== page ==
➡️ Read more on Worldcrunch.com


The world today is neither peaceful nor tranquil.

— In a letter addressed to the annual gala of the National Committee on U.S.-China Relations, Chinese President Xi Jinping wrote that the two countries must “find ways to get along.” Xi added that “strengthening communication and cooperation between China and the U.S. will help to increase global stability and certainty, and promote world peace and development”.

✍️ Newsletter by Sophia Constantino, Anne-Sophie Goninet, Laure Gautherin and Renate Mattar

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The Unsustainable Future Of Fish Farming — On Vivid Display In Turkish Waters

Currently, 60% of Turkey's fish currently comes from cultivation, also known as fish farming, compared to just 10% two decades ago. The short-sightedness of this shift risks eliminating fishing output from both the farms and the open seas along Turkey's 5,200 miles of coastline.

Photograph of two fishermen throwing a net into the Tigris river in Turkey.

Traditional fishermen on the Tigris river, Turkey.

Dûrzan Cîrano/Wikimeidia
İrfan Donat

ISTANBUL — Turkey's annual fish production includes 515,000 tons from cultivation and 335,000 tons came from fishing in open waters. In other words, 60% of Turkey's fish currently comes from cultivation, also known as fish farming.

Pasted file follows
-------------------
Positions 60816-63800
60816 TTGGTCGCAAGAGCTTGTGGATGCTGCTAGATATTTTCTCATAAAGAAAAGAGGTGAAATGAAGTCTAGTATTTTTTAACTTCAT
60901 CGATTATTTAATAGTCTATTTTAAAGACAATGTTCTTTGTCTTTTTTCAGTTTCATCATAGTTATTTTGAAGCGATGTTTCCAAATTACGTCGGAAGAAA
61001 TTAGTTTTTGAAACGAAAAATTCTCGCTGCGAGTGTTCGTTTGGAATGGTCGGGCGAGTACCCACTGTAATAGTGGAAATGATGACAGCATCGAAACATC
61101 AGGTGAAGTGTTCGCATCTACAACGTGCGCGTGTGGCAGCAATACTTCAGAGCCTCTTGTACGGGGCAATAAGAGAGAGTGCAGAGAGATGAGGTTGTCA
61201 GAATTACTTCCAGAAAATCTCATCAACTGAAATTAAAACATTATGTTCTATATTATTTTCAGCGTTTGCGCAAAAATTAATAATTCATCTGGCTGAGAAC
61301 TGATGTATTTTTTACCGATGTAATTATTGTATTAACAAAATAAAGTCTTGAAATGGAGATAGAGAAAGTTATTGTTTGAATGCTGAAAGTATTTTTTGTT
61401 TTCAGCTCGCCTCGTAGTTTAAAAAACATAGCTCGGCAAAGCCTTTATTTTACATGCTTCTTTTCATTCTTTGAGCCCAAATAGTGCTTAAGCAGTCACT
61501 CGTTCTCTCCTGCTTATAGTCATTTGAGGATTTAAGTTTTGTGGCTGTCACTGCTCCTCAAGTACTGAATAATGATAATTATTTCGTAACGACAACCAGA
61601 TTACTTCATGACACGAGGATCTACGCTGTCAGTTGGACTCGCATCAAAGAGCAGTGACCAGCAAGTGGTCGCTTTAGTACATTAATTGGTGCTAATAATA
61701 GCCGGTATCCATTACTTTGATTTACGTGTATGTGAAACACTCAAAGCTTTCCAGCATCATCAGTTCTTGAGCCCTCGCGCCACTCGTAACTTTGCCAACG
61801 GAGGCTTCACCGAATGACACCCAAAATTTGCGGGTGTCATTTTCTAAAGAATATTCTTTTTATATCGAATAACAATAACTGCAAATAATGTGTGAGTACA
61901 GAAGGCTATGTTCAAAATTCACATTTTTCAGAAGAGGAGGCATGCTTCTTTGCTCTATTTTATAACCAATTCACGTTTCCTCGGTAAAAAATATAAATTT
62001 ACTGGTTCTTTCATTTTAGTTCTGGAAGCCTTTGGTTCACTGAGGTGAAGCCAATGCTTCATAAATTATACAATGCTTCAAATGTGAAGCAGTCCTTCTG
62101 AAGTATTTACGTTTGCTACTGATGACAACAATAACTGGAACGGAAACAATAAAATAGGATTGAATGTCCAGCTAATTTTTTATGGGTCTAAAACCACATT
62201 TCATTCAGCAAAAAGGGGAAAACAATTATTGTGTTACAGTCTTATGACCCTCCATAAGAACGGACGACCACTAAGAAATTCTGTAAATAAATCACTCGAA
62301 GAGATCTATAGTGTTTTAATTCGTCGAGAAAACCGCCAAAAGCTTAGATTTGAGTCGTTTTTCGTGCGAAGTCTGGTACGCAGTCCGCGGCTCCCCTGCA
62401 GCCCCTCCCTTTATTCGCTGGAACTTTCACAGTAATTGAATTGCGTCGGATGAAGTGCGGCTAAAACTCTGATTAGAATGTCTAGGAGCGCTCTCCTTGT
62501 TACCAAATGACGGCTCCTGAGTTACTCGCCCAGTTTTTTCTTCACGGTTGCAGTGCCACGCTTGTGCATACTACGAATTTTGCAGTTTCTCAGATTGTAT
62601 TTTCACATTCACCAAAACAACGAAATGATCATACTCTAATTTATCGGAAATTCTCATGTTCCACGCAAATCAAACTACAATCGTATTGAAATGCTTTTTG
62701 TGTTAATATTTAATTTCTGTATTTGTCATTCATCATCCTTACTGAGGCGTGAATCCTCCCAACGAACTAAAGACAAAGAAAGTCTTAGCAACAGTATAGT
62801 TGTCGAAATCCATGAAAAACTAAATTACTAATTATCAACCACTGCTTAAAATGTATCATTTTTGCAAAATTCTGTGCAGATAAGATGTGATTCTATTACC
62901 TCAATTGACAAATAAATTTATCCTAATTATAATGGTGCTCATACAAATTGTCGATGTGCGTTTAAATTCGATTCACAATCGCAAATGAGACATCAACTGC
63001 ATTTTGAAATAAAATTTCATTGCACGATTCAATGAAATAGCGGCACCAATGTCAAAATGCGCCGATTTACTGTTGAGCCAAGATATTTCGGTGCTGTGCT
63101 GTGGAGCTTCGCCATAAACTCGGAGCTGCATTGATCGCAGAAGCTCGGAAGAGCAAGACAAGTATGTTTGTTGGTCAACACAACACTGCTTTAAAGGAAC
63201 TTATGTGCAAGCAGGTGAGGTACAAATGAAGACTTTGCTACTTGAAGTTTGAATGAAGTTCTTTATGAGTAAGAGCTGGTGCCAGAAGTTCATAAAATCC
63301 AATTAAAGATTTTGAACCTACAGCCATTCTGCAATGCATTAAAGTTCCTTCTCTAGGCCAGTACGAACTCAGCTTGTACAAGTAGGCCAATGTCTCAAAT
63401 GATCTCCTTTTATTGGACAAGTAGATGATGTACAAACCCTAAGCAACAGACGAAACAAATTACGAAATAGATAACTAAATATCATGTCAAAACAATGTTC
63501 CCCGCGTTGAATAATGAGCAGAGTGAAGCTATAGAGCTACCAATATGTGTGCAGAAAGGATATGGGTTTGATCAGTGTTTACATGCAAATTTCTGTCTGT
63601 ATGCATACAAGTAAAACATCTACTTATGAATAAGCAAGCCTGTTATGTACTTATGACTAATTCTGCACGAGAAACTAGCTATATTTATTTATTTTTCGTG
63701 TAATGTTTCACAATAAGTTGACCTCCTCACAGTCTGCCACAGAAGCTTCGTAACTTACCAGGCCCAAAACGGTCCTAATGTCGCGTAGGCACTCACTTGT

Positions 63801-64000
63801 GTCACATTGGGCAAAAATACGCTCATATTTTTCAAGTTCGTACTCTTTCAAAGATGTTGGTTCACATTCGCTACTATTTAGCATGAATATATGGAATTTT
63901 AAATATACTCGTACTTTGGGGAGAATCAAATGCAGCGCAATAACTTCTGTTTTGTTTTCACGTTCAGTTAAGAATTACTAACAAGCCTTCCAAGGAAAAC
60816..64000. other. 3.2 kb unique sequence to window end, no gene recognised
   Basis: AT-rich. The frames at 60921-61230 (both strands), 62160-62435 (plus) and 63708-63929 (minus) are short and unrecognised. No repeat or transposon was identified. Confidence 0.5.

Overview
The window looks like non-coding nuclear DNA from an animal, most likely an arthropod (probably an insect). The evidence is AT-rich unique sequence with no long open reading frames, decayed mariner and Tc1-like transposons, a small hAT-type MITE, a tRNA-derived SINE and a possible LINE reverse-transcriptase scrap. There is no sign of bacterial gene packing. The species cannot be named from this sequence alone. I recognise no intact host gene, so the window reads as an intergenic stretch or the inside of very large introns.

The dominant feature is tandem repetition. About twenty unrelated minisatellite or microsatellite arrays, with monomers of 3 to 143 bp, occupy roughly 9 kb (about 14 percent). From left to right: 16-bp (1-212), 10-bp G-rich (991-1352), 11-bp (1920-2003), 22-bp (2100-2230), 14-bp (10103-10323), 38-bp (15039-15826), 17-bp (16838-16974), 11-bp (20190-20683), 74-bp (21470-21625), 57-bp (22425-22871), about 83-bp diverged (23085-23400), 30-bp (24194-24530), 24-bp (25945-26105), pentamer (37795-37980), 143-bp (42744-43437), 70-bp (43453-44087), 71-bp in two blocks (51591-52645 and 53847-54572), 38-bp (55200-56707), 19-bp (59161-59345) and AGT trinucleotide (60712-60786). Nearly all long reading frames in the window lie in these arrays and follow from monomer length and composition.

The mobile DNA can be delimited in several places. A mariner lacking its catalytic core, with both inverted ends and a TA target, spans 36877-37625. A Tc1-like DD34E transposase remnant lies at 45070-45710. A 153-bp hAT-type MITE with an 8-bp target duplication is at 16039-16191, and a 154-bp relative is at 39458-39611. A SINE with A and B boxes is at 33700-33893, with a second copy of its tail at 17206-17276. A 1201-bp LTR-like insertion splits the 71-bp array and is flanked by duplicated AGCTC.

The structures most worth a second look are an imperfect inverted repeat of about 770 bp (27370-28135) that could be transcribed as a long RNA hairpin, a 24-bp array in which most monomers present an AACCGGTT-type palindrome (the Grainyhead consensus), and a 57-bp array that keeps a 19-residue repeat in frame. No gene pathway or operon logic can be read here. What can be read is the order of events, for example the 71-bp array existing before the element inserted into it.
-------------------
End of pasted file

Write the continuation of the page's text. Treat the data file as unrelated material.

It's a radical shift from just 20 years ago when some 600,000 tons, or 90% of the total output, came from fishing. Now, researchers are warning the current system dominated by fish farming is ultimately unsustainable in the country with 8,333 kilometers (5,177 miles) long.

Professor Mustafa Sarı from the Maritime Studies Faculty of Bandırma 17 Eylül University believes urgent action is needed: “Why were we getting 600,000 tons of fish from the seas in the 2000’s and only 300,000 now? Where did the other 300,000 tons of fish go?”

Professor Sarı is challenging the argument from certain sectors of the industry that cultivation is the more sustainable approach. “Now we are feeding the fish that we cultivate at the farms with the fish that we catch from nature," he explained. "The fish types that we cultivate at the farms are sea bass, sea bram, trout and salmon, which are fed with artificial feed produced at fish-feed factories. All of these fish-feeds must have a significant amount of fish flour and fish oil in them.”

That fish flour and fish oil inevitably must come from the sea. "We have to get them from natural sources. We need to catch 5.7 kilogram of fish from the seas in order to cultivate a sea bream of 1 kg," Sarı said. "Therefore, we are feeding the fish to the fish. We cannot cultivate fish at the farms if the fish in nature becomes extinct. The natural fish need to be protected. The consequences would be severe if the current policy is continued.”